Zoonotic diseases – affecting both humans and animals – are a global health problem. Around 60% of recently-emerging infectious diseases have spread from wildlife, so finding better to ways to track and control these conditions in animals is critical to preventing epidemics in humans. Current monitoring techniques, such as testing trapped animals and sampling from bushmeat, can be difficult to implement and provide limited access to wild populations. One new proposal to better assess diseases in the wild is to use blood-sucking flies like the tsetse (pictured), harnessing their potential as natural 'flying syringes'. Researchers tested this idea by analysing the blood meals of thousands of flies in Gabon: they were able to identify which species they had fed on and detect the presence of malarial parasites. As techniques for analysing pathogens in blood continue to improve, blood-sucking flies, so often the cause of devastating diseases, could contribute to an innovative solution.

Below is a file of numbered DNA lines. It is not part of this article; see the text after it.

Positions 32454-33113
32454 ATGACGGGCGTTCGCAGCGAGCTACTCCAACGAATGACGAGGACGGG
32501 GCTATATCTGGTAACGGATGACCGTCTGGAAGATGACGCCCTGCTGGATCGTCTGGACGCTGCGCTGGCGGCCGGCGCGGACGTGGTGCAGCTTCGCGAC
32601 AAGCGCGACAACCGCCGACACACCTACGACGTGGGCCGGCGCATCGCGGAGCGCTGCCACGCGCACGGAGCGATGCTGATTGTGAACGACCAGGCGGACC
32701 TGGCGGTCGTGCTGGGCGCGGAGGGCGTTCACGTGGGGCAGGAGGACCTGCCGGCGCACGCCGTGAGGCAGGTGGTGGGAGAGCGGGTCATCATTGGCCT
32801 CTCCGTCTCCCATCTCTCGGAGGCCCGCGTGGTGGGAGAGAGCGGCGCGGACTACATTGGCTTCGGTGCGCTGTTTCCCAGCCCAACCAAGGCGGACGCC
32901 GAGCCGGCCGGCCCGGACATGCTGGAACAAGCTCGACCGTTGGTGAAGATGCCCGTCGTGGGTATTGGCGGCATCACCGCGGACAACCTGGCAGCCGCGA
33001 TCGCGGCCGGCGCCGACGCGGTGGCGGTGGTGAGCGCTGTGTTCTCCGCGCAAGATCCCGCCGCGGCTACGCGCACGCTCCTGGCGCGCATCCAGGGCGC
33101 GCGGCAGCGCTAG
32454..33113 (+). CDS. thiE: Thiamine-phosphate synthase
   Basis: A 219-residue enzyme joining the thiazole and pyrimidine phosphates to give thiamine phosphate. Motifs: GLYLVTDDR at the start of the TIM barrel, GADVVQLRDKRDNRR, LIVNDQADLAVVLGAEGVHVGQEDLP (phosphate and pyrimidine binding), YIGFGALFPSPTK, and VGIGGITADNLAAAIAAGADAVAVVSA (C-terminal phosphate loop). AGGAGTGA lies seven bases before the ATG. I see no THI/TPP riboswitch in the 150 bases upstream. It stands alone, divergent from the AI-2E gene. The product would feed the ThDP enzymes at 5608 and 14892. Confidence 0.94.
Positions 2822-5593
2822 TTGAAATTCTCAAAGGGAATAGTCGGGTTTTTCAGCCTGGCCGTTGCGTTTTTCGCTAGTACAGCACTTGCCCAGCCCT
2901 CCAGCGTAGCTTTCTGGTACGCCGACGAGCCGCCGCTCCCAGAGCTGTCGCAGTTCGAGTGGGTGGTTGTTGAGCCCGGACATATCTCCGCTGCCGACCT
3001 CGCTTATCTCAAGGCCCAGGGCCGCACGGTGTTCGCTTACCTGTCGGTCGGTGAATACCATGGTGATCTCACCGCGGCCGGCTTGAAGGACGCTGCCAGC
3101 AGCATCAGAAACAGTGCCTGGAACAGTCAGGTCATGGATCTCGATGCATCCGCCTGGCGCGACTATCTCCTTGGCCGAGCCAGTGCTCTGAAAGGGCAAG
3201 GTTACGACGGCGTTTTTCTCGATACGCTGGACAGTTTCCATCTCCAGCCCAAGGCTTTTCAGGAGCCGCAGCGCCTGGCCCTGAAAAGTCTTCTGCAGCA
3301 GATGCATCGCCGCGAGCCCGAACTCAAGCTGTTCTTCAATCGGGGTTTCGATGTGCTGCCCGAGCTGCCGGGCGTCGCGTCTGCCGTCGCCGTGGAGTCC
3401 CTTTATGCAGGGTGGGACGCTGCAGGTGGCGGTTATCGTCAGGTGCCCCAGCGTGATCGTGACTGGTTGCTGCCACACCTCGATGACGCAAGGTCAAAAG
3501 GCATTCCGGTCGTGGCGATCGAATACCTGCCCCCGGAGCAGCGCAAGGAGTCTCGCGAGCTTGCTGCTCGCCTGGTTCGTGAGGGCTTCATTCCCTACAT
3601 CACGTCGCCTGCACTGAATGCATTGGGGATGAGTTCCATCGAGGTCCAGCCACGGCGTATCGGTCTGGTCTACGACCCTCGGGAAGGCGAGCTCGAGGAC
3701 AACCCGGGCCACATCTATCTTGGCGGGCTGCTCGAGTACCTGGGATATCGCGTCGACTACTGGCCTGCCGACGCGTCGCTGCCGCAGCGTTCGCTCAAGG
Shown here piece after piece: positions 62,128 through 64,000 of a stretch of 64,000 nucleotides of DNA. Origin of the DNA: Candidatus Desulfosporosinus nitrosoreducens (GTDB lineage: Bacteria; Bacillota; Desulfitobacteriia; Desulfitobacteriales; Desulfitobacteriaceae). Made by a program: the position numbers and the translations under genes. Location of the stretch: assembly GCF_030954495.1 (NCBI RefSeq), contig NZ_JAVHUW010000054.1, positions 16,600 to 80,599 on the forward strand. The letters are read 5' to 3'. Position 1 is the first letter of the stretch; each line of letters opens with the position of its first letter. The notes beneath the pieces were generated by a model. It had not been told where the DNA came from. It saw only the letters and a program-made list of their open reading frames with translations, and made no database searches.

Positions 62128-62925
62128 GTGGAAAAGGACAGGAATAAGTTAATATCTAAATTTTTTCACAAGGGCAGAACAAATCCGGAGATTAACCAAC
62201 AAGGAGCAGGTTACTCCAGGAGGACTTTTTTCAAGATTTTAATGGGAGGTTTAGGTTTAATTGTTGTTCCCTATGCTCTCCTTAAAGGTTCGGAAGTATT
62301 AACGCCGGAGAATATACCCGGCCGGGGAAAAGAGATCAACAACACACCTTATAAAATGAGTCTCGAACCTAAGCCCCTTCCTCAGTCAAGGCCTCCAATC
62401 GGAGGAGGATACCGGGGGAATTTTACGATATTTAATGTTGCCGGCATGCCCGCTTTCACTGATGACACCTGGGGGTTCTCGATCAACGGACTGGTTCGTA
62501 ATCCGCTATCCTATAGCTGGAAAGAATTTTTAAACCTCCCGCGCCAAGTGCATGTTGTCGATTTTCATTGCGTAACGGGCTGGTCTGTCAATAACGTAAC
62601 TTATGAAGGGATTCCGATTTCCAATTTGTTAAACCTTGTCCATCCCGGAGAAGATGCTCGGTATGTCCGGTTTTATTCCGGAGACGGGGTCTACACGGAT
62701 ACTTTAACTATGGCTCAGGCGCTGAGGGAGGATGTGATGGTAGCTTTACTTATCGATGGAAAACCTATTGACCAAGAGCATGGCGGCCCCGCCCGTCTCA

Written by Emmanuelle Briolat
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